Similarly, if you ask a kid to comment cold on a piece of text they have never seen before, these facts are, in reality, invaluable. If a child only knows what a simile and a metaphor are, they won’t be able to have as rich a response as a child who knows techniques like tricolon, anaphora, anthropomorphism, epiplexis, hypaphora as well. A child who knows historical chronology, and what was happening in the world at the time the text was written, will have a still stronger and deeper understanding. If they know aspects of the form – rhyme, meter, stagecraft, structural techniques in novels – they will be better placed to comment on the piece of writing in question. If they have a broad vocabulary, composed both of wide reading and, yes, learning challenging words by rote over time, they will stand a much better chance of accessing the nuances of that unseen text. And if they know grammar themselves, they can formulate all these ideas into sentences which communicate clearly their ideas about this unseen text. A child who has detailed and extensive knowledge can combine all this knowledge together and respond to a text in a far better way than a child who has been drilled in the skills of inference and analysis.

A broad general knowledge is vital for pupils to succeed: skills-led strategies are not enough. As Hirsch argues, ‘there are strict limits to the progress students can make if the text is on a topic that is unfamiliar.’ I remember asking a lower ability class to make inferences about symbolism. Asking them what red might symbolise, one responded: ‘jam?’ That child did not have the bedrock of facts that become cultural literacy, and at that time I did not know what to do to give them these facts.

Why do poor kids tend to drop out of university in greater numbers? This is a complex question, and one I’d like to return to in future. But it definitely isn’t because their schools have taught them too many facts. In the USA, where these studies are far more prevalent, KIPP kids, and kids from other charter networks like Uncommon, are going to university in droves compared with their impoverished counterparts from other schools. And yes, lots of them are dropping out. But it would be foolish to blame an overly structured curriculum for this.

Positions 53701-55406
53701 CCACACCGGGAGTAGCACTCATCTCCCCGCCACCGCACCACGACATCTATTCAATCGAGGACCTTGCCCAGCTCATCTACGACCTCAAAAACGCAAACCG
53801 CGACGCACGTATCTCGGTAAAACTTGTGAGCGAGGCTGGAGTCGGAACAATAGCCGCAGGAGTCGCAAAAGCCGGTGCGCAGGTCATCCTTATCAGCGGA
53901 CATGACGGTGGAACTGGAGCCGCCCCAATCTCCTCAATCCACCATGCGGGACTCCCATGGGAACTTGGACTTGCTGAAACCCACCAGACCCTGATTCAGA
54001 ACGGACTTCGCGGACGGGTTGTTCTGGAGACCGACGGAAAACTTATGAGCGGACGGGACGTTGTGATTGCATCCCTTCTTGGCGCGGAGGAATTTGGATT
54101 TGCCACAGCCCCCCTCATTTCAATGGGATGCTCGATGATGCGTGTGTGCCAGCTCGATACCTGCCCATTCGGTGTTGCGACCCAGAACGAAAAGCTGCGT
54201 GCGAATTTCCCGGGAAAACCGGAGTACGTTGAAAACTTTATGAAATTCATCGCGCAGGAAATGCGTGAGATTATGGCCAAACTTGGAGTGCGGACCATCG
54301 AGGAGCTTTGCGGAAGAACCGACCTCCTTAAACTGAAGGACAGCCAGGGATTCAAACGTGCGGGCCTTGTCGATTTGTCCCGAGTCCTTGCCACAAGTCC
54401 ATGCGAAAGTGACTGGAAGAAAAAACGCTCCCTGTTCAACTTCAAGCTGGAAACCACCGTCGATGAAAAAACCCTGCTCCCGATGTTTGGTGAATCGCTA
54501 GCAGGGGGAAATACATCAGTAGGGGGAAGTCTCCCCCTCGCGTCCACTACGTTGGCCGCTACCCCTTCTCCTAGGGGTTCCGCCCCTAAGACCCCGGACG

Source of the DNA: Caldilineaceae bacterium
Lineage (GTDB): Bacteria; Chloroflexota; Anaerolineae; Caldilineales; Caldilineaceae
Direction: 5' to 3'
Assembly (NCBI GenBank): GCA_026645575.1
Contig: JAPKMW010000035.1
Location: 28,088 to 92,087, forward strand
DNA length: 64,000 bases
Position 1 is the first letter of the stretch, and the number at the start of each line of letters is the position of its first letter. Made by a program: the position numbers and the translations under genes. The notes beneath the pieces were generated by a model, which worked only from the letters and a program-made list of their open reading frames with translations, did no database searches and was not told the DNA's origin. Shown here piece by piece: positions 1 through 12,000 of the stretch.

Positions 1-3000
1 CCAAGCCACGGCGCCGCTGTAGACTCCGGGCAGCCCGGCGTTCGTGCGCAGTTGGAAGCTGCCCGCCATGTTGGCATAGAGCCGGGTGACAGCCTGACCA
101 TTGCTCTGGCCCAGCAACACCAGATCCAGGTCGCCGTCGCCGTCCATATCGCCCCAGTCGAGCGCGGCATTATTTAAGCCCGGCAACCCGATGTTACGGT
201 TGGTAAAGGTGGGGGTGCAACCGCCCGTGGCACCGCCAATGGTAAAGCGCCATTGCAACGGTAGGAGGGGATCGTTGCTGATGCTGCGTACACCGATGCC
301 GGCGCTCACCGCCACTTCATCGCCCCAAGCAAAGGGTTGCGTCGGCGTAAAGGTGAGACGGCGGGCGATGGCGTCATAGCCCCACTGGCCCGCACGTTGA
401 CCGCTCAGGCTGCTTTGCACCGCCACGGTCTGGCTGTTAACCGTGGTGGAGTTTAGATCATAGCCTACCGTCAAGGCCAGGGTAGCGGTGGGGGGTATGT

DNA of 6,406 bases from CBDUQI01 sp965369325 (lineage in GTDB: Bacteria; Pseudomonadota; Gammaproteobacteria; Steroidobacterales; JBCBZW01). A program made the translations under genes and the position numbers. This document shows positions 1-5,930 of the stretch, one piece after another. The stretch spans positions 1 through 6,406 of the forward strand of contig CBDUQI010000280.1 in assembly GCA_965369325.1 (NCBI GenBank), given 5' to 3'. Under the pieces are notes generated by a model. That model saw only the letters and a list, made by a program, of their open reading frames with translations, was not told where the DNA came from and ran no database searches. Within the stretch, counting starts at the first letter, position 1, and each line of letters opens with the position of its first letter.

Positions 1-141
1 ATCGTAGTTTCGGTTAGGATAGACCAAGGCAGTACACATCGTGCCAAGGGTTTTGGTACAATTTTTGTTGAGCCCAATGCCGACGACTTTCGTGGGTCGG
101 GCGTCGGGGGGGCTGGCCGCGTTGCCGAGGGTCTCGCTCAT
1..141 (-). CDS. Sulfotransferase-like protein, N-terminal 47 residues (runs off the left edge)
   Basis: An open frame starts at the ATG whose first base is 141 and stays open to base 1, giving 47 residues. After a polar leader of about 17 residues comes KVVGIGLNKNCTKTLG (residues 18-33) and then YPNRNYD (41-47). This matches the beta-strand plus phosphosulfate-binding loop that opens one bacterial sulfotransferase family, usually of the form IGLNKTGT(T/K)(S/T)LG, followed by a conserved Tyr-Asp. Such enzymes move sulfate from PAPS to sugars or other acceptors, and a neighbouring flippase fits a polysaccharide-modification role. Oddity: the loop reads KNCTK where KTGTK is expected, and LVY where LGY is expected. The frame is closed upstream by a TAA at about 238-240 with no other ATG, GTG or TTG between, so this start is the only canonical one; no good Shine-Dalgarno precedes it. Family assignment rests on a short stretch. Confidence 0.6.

If anything, learning facts prevents against university drop-out. When I went to university, even though I had attended a good school, I was intimidated by how much the people from those ‘really good’ private schools knew. I remember clearly having no idea what a ‘dichotomy’ was, and the fact that everyone else seemed to know made me hesitant to ask. That was just one small fact.

I like to imagine our kids at university, with all these facts, all this beautiful web of understanding glistening in the October frost. These pieces of knowledge are beautiful, precious gifts. These facts are gold dust.

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9 thoughts on “Gold Dust

  1. Pingback: A guide to this blog | Reading all the Books

  2. I think that a lack of general knowledge and a limited vocabulary are two major things holding pupils back.

    How do you think we can tackle the general knowledge problem within the English classroom? Is it best tackled by getting kids reading for pleasure?

    Also, is there an issue with transfer of learning? I think pupils should be more than capable of recalling a fact learned in history and using it in the English classroom in the context of a close reading paper, but I’ve consistently seen them fail to do so.

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    • I think Hirsch thinks wide reading works better than rote learning of vocabulary, at primary at least. I think there is merit in both. We desperately need kids to read more. At Michaela, we have 30 mins of afternoon tutor time where the tutor and the kids read aloud using the same book. That allows us to ensure all kids are reading much more widely than many would without this opportunity.

      I absolutely agree on the transfer problem. There are some good blogs on this out there. At present, I’m inclined to suspect that better transfer can be achieved by more extensive drilling within the subject. Once that knowledge is secure, it will transfer itself. I may be utterly wrong on this! We will see!

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  3. Super! You are right in so many ways. I am constantly fighting a battle with my A-level students, trying to get them to understand the importance of wider reading and knowing facts. I have tried several ways to accomplish this goal: posting facts related to current affairs on Twitter, e-mailing a news article with short activities attached every week, asking them to contextualise written and verbal responses in lessons. At the moment, I am losing the battle but I am they start to get it by the end of the two years.

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  4. Pingback: What makes a curriculum ‘knowledge-rich’? – Clio et cetera